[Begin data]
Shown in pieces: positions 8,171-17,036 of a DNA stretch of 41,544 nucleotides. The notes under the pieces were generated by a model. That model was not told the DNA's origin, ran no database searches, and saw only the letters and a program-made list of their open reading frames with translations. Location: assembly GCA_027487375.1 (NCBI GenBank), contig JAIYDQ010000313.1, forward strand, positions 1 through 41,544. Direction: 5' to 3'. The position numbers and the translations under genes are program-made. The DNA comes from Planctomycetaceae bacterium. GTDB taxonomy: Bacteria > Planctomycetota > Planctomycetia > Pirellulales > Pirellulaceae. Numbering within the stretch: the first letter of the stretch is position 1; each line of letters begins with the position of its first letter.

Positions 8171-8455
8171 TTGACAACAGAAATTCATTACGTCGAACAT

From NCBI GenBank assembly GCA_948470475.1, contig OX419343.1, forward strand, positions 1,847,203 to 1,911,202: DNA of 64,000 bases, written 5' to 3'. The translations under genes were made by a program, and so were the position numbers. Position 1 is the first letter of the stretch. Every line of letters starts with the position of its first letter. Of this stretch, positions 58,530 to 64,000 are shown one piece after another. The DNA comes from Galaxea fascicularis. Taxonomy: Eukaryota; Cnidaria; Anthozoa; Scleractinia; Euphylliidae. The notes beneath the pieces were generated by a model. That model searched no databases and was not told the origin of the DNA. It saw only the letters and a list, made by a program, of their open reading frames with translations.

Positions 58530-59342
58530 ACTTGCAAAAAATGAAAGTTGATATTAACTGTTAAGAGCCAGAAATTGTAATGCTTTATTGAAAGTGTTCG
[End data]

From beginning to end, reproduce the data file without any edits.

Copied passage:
Shown in pieces: positions 8,171-17,036 of a DNA stretch of 41,544 nucleotides. The notes under the pieces were generated by a model. That model was not told the DNA's origin, ran no database searches, and saw only the letters and a program-made list of their open reading frames with translations. Location: assembly GCA_027487375.1 (NCBI GenBank), contig JAIYDQ010000313.1, forward strand, positions 1 through 41,544. Direction: 5' to 3'. The position numbers and the translations under genes are program-made. The DNA comes from Planctomycetaceae bacterium. GTDB taxonomy: Bacteria > Planctomycetota > Planctomycetia > Pirellulales > Pirellulaceae. Numbering within the stretch: the first letter of the stretch is position 1; each line of letters begins with the position of its first letter.

Positions 8171-8455
8171 TTGACAACAGAAATTCATTACGTCGAACAT

From NCBI GenBank assembly GCA_948470475.1, contig OX419343.1, forward strand, positions 1,847,203 to 1,911,202: DNA of 64,000 bases, written 5' to 3'. The translations under genes were made by a program, and so were the position numbers. Position 1 is the first letter of the stretch. Every line of letters starts with the position of its first letter. Of this stretch, positions 58,530 to 64,000 are shown one piece after another. The DNA comes from Galaxea fascicularis. Taxonomy: Eukaryota; Cnidaria; Anthozoa; Scleractinia; Euphylliidae. The notes beneath the pieces were generated by a model. That model searched no databases and was not told the origin of the DNA. It saw only the letters and a list, made by a program, of their open reading frames with translations.

Positions 58530-59342
58530 ACTTGCAAAAAATGAAAGTTGATATTAACTGTTAAGAGCCAGAAATTGTAATGCTTTATTGAAAGTGTTCG